How Best to Speak Truth To Power At Work

The phrase, “Speak Truth To Power” has become synonymous with things like whistleblowing or defending against injustice. But the phrase can also describe a scenario that is familiar to anyone who’s ever had to confront the boss or open his eyes to a new perspective.

Such conversations can be uncomfortable. They require challenging the behavior and mindset of a superior — which could potentially lead to push back or worse. But good preparation can turn a bad situation into an opportunity to shine.

If the issue you’re addressing stirs emotion, before talking, allow enough time for cooler heads to prevail. Try putting yourself in the other’s shoes. Think about their point of view, background and pressures, or other things happening in their life. When you do talk, make your case clear and convincing by using examples and data to which the person can relate. Offer solutions that you’re willing and able to be part of. Close with thanks for hearing you out.


Managing Up To Get Ahead

No matter where we are in our company’s hierarchy, we all have someone we answer to. Most people report to a manager or supervisor, while those at the very top answer to a Board, stockholders or customers. If you’re among the many with a boss, here are some tips to help you engage upwards in a way that says “I’m interested in making a valuable contribution.”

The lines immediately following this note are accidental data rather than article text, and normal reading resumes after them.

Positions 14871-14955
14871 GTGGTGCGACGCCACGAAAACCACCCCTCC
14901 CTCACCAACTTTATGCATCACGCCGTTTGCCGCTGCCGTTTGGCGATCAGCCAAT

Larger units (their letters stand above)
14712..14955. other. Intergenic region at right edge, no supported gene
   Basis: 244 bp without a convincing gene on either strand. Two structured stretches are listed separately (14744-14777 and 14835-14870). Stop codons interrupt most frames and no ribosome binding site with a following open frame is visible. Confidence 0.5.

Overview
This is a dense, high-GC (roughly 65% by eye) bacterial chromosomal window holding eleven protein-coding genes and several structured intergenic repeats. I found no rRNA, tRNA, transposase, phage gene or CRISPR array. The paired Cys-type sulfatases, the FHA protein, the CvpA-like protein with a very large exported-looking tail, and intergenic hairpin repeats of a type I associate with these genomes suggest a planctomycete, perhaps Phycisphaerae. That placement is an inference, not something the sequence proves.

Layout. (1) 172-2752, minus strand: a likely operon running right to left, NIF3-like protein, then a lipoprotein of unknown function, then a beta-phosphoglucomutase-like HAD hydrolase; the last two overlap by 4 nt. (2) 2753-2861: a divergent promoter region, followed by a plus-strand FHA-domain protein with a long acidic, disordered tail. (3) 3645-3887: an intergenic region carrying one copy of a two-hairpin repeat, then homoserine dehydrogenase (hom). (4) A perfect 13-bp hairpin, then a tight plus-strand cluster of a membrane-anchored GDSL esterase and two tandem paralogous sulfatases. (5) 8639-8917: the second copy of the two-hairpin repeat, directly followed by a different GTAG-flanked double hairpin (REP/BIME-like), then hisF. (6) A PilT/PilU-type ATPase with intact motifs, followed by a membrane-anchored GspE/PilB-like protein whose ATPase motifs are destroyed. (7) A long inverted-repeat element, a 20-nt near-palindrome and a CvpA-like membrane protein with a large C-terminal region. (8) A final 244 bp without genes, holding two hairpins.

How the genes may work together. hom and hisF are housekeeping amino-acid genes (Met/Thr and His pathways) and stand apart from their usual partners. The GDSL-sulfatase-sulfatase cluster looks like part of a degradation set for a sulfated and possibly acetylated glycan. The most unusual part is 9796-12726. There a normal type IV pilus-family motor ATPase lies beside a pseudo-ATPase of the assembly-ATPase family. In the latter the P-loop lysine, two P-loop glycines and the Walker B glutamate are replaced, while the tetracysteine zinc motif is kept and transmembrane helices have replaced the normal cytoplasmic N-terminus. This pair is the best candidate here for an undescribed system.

Take the initiative to keep your boss informed and updated. Don’t wait for her to ask. Instead, schedule regular check-ins to discuss progress, challenges and next steps. When a project is complete, tell her or email her with important details about its impact.

Ask for feedback outside of the annual evaluation period. Good questions might be, “What are your suggestions for improvement?” Or, “What skills can I acquire that will add value?”

When you manage up effectively, you become a visible, valuable member of the team who will be rewarded for your efforts.

Getting Rid of Low Value Work

Priscilla Claman of Boston-based Career Strategies writes in the Harvard Business Review that task-driven time management ended between 2007 & 2009 when 8.8 million people lost their jobs. Those left behind had to find ways to do more, which meant re-evaluating their workload and getting rid of low-value work.

How might you do the same? One company’s controller sent around a list of his monthly reports that nobody read and asked for votes on the most important three or four. He then stopped producing the ones nobody used.

A professor decided to only write personal references for her advisees and seminar students, which saved her hours of time. Consider limiting what you are going to do, then let everyone know.

Automate what ever you can. Find someone in the IT department or who’s tech savvy to help you identify ways to automatic your low-value tasks.